Electronics > Microcontrollers

Why do people not like Microchip?

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poorchava:
I started looking at Microchip again, since I can't buy any STM32 nowadays, and C2000 are just a too much of a pain to use for a general purpose microcontroller.

I've used them until like 7...8 years ago. Stuff that used to throw me off:
-all 8 bit PICs (10, 12, 16, 18) are SHIT. Much slower than AVR, non-vectored interrupts, memory banking, etc. The only reason I'd fathom to use them would be either some ultra low power application, or something that would use some of their weird (but admittedly - interesting) peripherals like CTMU.
-dsPIC30s were total CRAP. I recall one of those drawing so much current it was actually very warm. And this wasn't some shorted GPIO.
-all parts had frequent read/modify/write problems
-silicon bugs. My favorite was some PIC24H which was advertised as 'USB OTG OMG WTF' and the first paragraph in the errata was 'USB doesn't work'.
- I recall that onc upon a time they were aggressively marketing paid compiler versions that resulted in almost 50% smaller code... That's when I looked at the disassembly and found out that the free version was deliberately adding dummy instructions to blat the code and slow it down.... Great... Maybe it's different now, I don't know.

westfw:

--- Quote ----all 8 bit PICs (10, 12, 16, 18) are SHIT. Much slower than AVR
--- End quote ---
That's not entirely true.  The PICs take 4 clock cycles per instruction (vs 1 on the AVR), but they also frequently allowed clock speeds about 4x faster than similar AVRs.


--- Quote --- the free version was deliberately adding dummy instructions to blat the code and slow it down...
--- End quote ---
There was a lot of debate on whether it was adding dummy instructions, or whether their "no optimization" code was REALLY dumb.  (avr-gcc -O0 code is also really horrible.)  If you assume that the unoptimized code was aimed at some abstract VMish thing that put a C-like architecture on top of the PIC decidedly un-C-friendly CPU, it was almost within the realm of believability.  It was pretty awful, though.

--- Quote ---Maybe it's different now, I don't know.
--- End quote ---
It is in fact much better now.  Not great, but no longer in the "this is completely horrible" range.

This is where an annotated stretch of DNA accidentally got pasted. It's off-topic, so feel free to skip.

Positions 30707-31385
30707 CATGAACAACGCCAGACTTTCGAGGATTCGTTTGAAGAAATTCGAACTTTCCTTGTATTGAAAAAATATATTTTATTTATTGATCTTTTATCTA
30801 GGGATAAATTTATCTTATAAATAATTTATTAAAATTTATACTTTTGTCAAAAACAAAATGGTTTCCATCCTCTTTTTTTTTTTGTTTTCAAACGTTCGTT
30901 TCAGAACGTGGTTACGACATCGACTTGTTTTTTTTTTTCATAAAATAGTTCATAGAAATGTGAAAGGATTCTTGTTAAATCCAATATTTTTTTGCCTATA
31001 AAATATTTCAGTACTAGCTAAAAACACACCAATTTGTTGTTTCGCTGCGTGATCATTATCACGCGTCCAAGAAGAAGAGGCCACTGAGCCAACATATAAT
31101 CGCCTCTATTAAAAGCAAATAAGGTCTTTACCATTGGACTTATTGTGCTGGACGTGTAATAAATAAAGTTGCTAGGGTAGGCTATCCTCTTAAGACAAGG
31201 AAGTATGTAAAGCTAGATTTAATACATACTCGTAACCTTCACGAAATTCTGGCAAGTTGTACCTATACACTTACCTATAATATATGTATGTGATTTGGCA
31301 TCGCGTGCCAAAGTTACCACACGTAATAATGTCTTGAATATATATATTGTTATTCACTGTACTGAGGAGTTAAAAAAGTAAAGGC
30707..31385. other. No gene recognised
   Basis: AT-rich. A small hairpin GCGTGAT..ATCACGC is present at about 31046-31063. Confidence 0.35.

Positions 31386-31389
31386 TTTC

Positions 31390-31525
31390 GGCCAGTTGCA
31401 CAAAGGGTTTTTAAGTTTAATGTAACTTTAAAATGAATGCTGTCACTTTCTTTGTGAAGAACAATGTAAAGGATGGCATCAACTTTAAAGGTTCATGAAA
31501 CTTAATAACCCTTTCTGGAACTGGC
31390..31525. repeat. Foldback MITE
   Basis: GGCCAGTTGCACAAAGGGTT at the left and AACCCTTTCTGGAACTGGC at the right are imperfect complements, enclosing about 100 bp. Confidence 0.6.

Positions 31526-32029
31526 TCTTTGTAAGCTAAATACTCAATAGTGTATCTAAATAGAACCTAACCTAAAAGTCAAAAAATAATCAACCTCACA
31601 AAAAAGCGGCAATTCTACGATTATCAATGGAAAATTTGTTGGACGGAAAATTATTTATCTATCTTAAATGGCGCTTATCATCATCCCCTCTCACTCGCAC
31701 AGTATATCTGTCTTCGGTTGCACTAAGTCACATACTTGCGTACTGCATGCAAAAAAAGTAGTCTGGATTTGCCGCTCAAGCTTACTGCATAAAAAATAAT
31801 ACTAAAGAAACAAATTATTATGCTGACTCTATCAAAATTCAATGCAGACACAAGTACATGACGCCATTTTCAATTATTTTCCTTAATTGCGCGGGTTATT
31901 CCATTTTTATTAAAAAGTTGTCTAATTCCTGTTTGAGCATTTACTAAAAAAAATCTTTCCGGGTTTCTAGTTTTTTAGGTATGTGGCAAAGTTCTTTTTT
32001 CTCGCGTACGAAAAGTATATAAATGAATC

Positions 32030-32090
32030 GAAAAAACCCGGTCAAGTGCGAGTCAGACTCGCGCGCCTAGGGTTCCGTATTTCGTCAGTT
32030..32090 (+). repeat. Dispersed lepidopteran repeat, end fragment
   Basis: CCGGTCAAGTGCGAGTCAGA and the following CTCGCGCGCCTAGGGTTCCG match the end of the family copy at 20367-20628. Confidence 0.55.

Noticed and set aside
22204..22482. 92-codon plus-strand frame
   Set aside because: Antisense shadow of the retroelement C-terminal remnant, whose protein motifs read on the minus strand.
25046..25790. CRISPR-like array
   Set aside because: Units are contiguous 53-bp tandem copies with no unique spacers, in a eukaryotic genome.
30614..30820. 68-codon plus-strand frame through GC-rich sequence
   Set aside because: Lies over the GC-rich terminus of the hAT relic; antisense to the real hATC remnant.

AaronD:

--- Quote from: poorchava on November 08, 2021, 12:15:52 am ----all 8 bit PICs (10, 12, 16, 18) are SHIT. Much slower than AVR, non-vectored interrupts, memory banking, etc. The only reason I'd fathom to use them would be either some ultra low power application, or something that would use some of their weird (but admittedly - interesting) peripherals like CTMU.

--- End quote ---

I wouldn't go quite that far.  Yes, the CPU is awful compared to AVR, and the almost-requirement to use a proprietary compiler that is focused more on commercial profit than on hobbyist accessibility (it never was GCC-compatible and probably never will be), makes it even worse.  But they seem to have a lot more peripherals for the price than AVR, even for the bog-standard stuff.  So if I can make the peripherals do all the work and keep the CPU as just a supervisor with only a small amount of less-critical "glue logic", then that makes a PIC the better choice.

But for data-processing kinda stuff, AVR wins by a mile in the 8-bit world!  It was wonderful, having learned on PIC, to use an AVR for the first time to make a DMX lighting controller.  A little bit of peripheral work just to move data in and out, and TONS of memory and number-crunching.  Just to declare a single, 2-dimensional array (scenes x channels) to occupy several kB would be a tall order on a PIC, but the AVR was like, "Yeah, sure!  What else ya want?"  Not to mention working through all of that data within one refresh cycle.
(PIC's do tend to have higher maximum clock rates, but not *that* much higher.  32MHz/4=8MIPS for PIC, vs 20MHz=20MIPS for AVR.  Plus, AVR likes to include a single-cycle multiplier more than PIC does.)


--- Quote from: poorchava on November 08, 2021, 12:15:52 am ----dsPIC30s were total CRAP. I recall one of those drawing so much current it was actually very warm. And this wasn't some shorted GPIO.

--- End quote ---

:o  Good to know that.  I've been casually looking for a good DSP chip myself, that supports 8-ch bidirectional audio + HID as a USB device, plus some audio ADC's and DAC's, and can use my own code to get the latency way down for the analog-to-analog signal path.  (most libraries use a block size of 64 samples or so, but I need single samples)  I'm guessing that's not it.